Disabilities Issues Office

The Accessibility Advisory Council
Discussion Paper on Accessibility Legislation
May 2012

1.0 Introduction

More than 15 per cent of Manitobans face barriers that keep them from doing things that others take for granted. These barriers are very costly – to persons with disabilities, to their family and friends and to their communities. Nearly every Manitoban has a disability, knows someone with a disability, or will have a disability in the coming years. Accessibility legislation will identify, prevent and remove these barriers.

Accessibility legislation recognizes that physical, attitudinal and systemic barriers prevent Manitobans with disabilities from going places, using services and getting information. Barriers can be in such areas as building design, information services and hiring practices. The main goal of accessibility legislation is to remove barriers by working with the public and private sectors to make long-range plans that ensure accessibility for everyone.

Removing barriers will be good for our province. These barriers often come from a lack of planning and not understanding how they affect the daily life of many people. By focusing on the proactive identification and removal of barriers, accessibility legislation will move us towards a more inclusive society for all Manitobans.

The Accessibility Advisory Council wants the public’s views on accessibility legislation. It will be inviting written submissions and briefs on this topic. To share your ideas or for more information, contact:

Disabilities Issues Office
630-240 Graham Ave.
Winnipeg, MB R3C 0J7
Email: accesscouncil@gov.mb.ca
Website: www.gov.mb.ca/dio
Phone: (204) 945-7613
Toll Free: 1-800-282-8069 Ext. 7613

The Accessibility Advisory Council will be submitting a final report to the Minister of Family Services and Labour, the Honourable Jennifer Howard, by June 16, 2012. Please send your comments by June 5th to ensure they are received prior to the preparation of the Council’s initial recommendations.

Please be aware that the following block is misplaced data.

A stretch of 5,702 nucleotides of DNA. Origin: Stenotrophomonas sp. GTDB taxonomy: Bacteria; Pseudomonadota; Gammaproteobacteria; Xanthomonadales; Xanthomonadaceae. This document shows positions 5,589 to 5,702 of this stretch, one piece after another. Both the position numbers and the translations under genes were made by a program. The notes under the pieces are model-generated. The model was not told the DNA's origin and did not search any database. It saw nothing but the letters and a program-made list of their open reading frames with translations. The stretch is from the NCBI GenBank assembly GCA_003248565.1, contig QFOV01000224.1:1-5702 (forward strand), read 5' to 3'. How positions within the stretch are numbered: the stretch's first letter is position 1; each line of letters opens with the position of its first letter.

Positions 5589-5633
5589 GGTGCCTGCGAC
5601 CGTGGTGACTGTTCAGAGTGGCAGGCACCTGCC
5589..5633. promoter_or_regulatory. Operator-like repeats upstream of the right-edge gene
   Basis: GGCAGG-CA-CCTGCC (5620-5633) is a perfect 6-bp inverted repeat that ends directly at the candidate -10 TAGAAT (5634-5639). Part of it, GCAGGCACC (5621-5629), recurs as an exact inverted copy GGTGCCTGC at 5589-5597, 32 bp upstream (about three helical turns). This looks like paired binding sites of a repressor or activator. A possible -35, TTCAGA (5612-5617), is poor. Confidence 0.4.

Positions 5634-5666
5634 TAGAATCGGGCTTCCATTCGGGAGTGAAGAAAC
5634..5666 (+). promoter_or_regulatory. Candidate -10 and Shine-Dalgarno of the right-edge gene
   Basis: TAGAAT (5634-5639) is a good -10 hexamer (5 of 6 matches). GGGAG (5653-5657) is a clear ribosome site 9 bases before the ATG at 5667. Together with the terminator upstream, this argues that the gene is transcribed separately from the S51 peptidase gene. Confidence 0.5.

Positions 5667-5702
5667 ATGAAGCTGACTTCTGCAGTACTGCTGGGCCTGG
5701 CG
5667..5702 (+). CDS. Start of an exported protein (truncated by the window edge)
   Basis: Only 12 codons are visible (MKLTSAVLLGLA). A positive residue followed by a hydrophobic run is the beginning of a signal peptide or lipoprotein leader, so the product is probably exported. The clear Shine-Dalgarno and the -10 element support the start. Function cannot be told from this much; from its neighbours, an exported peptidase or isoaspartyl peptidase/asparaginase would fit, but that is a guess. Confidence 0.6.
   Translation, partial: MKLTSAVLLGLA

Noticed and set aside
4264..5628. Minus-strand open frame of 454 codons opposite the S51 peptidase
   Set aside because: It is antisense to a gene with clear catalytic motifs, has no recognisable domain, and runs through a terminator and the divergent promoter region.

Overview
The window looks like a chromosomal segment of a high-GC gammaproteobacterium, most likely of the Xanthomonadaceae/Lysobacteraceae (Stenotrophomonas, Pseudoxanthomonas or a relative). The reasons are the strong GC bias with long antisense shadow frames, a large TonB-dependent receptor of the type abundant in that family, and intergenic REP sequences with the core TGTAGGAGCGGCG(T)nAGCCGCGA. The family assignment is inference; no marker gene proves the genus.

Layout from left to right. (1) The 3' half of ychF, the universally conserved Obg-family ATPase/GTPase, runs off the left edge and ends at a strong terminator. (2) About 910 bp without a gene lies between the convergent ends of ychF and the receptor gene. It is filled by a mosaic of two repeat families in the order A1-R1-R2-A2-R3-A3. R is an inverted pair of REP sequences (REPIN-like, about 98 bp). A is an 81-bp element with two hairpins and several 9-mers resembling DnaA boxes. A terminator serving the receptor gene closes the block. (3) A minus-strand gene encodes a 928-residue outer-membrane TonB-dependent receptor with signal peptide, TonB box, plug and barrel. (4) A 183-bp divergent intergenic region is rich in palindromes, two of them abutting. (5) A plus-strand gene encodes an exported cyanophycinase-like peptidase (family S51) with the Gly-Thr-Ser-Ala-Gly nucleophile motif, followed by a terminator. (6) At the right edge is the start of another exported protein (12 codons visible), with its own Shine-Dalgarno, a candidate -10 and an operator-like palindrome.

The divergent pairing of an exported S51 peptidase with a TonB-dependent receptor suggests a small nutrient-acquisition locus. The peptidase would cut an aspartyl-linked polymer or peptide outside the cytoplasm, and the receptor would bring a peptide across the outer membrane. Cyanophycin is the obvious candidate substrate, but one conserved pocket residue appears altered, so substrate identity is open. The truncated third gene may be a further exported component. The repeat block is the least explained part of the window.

1.1 Background Information

On June 16, 2011, the Manitoba Legislature passed The Accessibility Advisory Council Act. The act established the Accessibility Advisory Council. The council was appointed in fall 2011 by the Minister of Manitoba Family Services and Labour. It is made up of members of the disability community and other affected stakeholders, including representatives of business and municipalities. It was designed to represent the interests of those most affected by measures aimed at achieving greater accessibility.

The act gives the council the authority to recommend to the minister the steps that can be taken to promote equality and remove barriers for Manitobans with disabilities. The council will be the central agency in developing accessibility standards and giving advice on policy, the administration of the act, and identifying priorities and undertaking legislative reviews. As a first step, the council is proposing legislation aimed at preventing and removing barriers faced by persons with disabilities and the accessibility standards that would flow from them. The purpose of this paper is to request your advice and feedback on the proposals being considered by the council.

1.2 Other Jurisdictions

The U.S., Australia and most recently, Ontario, have introduced legislation to remove barriers that prevent persons with disabilities from participating fully in the community. While these laws take different forms, they have some things in common:

  • clear, specific and achievable goals
  • accessibility standards for both the private and public sectors